On top of that, compilation videos can serve different purposes for the broadcaster, from recapping the best moments on the air or on the internet for those who missed the game to putting them on social media or advertisements for promotional reasons.
So, sometimes there’s a need for several sports video highlights from a single game, which means even more time in front of the screen for editors.
The thing is that the editors don’t really have a lot of time to work with: with media, the first one to put out the content usually gets the attention. The quality of said clips, though very important, is rendered non-relevant if the clips are late.
The race against the clock has only gotten rougher over the years: now, any fan can pull out their smartphone and record the back and forth between the player and a referee, then post it immediately, and go viral in minutes.
So, we have to work as quickly as we can. And that is where Artificial intelligence steps in.
Automatic Sports Highlights Generation
To speed up the process of sports content generation, media providers are looking into ways to have AI analyze the game footage and pick out the highlight-worthy moments automatically.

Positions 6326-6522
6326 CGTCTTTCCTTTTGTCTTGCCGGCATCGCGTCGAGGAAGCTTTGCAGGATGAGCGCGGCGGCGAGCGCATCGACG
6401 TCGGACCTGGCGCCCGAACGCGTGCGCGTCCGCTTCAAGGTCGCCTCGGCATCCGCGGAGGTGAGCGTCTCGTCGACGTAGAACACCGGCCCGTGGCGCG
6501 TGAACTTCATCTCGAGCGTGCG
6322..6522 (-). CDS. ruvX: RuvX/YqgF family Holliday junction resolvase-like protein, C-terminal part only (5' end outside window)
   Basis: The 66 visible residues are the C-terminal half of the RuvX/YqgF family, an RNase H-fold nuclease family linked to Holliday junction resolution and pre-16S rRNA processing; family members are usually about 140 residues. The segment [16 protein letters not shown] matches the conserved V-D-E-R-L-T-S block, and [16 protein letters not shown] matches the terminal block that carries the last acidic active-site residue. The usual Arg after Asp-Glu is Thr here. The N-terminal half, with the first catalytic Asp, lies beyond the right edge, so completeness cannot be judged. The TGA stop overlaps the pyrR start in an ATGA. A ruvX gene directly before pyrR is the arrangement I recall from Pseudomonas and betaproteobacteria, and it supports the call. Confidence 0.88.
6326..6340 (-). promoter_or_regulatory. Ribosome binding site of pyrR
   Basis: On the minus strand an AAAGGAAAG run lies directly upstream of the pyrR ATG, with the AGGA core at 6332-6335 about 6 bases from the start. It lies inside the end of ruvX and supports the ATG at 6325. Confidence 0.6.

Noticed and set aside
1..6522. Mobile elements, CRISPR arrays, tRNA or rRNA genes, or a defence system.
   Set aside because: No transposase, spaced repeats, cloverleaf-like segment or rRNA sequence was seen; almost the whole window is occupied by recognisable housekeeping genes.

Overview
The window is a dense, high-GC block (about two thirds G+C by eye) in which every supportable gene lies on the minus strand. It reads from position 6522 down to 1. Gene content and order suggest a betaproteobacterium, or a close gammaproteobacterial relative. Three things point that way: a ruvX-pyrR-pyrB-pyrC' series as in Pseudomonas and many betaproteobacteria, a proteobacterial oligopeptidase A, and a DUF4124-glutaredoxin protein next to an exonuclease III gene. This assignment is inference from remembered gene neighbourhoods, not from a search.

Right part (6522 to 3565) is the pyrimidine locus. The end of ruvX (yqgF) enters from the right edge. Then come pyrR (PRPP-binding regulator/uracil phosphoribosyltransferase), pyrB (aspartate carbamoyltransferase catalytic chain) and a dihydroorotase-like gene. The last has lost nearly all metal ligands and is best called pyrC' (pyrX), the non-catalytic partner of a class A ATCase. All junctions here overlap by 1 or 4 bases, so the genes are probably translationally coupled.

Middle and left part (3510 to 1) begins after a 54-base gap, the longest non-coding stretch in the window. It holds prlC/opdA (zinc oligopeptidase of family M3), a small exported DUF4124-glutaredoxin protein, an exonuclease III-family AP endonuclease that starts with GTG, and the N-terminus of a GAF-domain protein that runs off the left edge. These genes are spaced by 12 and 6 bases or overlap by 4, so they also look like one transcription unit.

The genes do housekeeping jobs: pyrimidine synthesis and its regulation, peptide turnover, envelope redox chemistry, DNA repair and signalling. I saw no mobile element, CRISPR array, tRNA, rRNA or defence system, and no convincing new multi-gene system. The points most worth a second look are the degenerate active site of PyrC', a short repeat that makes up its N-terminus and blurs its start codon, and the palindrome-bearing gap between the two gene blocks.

Responding to the emerging demand, tech companies are adopting AI and ML algorithms to pinpoint the best moments of sports.
Now, the competition is on for the best approach to video content analysis. Let’s see what those approaches are.
That approach is not all about identifying whatever is happening on the field, but how the audience reacts to it. That approach is utilized by WSC Sports.
By analyzing the sound, the algorithm picks up on anything out of the ordinary, like an audience cheering, or a referee arguing with a player — and chooses the respective clips to be included in the compilation.
But that approach may not be ideal for sports with less vocal audiences — for example, there are no cheering crowds during a golf game.
Speaking about the crowds — sometimes there are none even when they are supposed to be. During the COVID-related lockdowns, the sports events were held with now spectators.